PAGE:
Winter is almost here and planning for the first snowstorm is well under way even with the strongest El Nino in history suggesting we could see less this year. Historically we get 2.3 inches of snow in December with only a 9 percent chance of snow on Christmas morning, but preparation is key.
There has been a long-running debate in D.C. over whether we should fine businesses and residents who don’t shovel their sidewalks after a storm. I have long been a proponent of fining them. You only need to take a walk on Q Street, N.W., between 16th and 18th to see what it looks like days after a storm when the snow has turned to ice and the sidewalks in front of many expensive brownstones and condos have never seen a shovel. The owners of those buildings apparently ascribe to the 1987 Marion Barry philosophy enunciated after a major storm hit D.C. while he was at the Super Bowl in sunny California and didn’t bother to come home. It went something like “The Lord brought the snow, the Lord will take it away.”
The reality is there are thousands of people who can’t get out of their homes and if they get out are forced to walk in the middle of the street because of the snow and ice covering the sidewalks in front of these homes whose inconsiderate owners are waiting for it to melt.
In 2014, the City Council passed a new law requiring residents and business owners in D.C. to clean their walks within eight hours after a storm or be fined. So with winter around the corner and the snow season upon us, I hope with this new law citizens of the District will see a difference in their neighborhoods.
Mayor Bowser recognizes there are seniors and persons with disabilities who will not be able to comply and is trying to do something to help them. Clean sidewalks are even more important for this group of residents who might be less stable on their feet and might need to get to medical appointments.
So in an effort to help ServeDC, the Mayor’s Office on Volunteerism, is working to recruit up to 2,500 volunteers to join the D.C. Resident Snow Team organized to help vulnerable neighbors with snow removal. Thus far, according to Kristal Knight, director of ServeDC, they are about halfway to their goal. They hope to find people in every neighborhood so when a senior or disabled citizen registers with ServeDC someone in their neighborhood will be available to help them shovel the snow from their walks and steps. ServeDC will provide snow shovels if needed.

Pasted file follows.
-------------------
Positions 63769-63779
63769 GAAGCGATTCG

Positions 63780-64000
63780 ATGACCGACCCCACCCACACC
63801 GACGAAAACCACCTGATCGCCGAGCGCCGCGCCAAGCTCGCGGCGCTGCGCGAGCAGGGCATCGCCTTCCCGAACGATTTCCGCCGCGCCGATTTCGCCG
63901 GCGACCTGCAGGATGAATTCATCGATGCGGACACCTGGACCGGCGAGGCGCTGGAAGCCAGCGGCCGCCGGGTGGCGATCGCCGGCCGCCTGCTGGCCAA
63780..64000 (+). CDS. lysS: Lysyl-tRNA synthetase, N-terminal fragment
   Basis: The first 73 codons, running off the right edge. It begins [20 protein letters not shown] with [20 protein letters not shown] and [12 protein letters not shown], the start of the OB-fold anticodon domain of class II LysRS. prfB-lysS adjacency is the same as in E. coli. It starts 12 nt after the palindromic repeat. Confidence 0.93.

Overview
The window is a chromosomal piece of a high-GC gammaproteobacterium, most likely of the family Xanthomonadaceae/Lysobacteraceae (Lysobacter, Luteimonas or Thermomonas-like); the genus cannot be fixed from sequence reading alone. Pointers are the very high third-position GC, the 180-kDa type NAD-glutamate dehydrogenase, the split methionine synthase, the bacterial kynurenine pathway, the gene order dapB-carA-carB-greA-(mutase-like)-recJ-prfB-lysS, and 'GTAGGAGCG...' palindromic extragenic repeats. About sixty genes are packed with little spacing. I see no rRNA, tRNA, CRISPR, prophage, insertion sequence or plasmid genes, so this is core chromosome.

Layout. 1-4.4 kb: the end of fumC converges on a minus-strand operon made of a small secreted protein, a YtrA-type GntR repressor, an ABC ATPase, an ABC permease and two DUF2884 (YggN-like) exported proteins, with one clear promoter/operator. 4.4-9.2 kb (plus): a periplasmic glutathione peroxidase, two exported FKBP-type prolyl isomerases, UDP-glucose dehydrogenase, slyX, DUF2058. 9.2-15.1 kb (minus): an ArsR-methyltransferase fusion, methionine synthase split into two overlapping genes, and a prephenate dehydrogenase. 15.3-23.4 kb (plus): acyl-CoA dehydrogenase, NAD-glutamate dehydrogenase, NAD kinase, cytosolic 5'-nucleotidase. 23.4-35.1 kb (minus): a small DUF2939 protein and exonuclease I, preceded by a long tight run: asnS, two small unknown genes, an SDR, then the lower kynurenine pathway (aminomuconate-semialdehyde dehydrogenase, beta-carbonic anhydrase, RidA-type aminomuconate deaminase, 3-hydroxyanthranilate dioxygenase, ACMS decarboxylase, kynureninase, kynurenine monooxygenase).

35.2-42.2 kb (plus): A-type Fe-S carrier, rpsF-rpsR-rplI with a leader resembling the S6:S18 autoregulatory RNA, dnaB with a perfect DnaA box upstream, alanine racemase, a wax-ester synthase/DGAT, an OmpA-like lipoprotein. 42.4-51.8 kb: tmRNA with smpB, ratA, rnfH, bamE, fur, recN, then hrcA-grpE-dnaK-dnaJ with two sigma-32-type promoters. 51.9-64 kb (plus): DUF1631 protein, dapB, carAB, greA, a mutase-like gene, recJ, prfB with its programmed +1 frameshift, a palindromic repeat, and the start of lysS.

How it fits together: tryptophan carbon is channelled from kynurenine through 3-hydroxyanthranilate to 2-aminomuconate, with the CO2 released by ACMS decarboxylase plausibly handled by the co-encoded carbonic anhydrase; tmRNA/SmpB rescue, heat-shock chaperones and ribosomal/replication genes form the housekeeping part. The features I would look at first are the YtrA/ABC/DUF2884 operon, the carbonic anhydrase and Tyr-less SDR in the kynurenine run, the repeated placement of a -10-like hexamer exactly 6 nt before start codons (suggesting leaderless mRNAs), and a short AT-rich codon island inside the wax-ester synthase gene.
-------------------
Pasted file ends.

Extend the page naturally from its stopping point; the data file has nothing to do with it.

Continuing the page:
In the long run we should be doing even more to get ready. Cities from New York to Providence are dealing with this issue. While it is a fact they get more snow than we do and it becomes more of a priority, removal of snow involves both safety and economics everywhere. One of the reasons D.C. is attracting so many millennials and empty-nesters is because we are a walkable city with good public transportation. That should not stop because it snows. One suggestion is for the city to contract with a non-profit, provide snow shovels, and have them hire the unemployed who want to earn money by shoveling snow. Plans could be made to transport these workers into neighborhoods where needed. Some cities actually plow sidewalks themselves and people have the cost added to their property taxes on an annual basis. There are a lot of ways to do a better job of getting our city cleaned quickly after a storm.
Like with so many other things it is all in the planning. A good start is what Mayor Bowser is doing by recruiting volunteers for this coming season.
If you are able and would like to be a good neighbor you should become one of the 2,500 volunteers for the Resident Snow Team. To sign up, visit snowteam.dc.gov. If you are a senior over the age of 60, or if you have a disability and do not have someone in your home who can shovel your steps and sidewalk, you should call 311 today to get your home on the list for help.
Peter Rosenstein is a longtime LGBT rights and Democratic Party activist.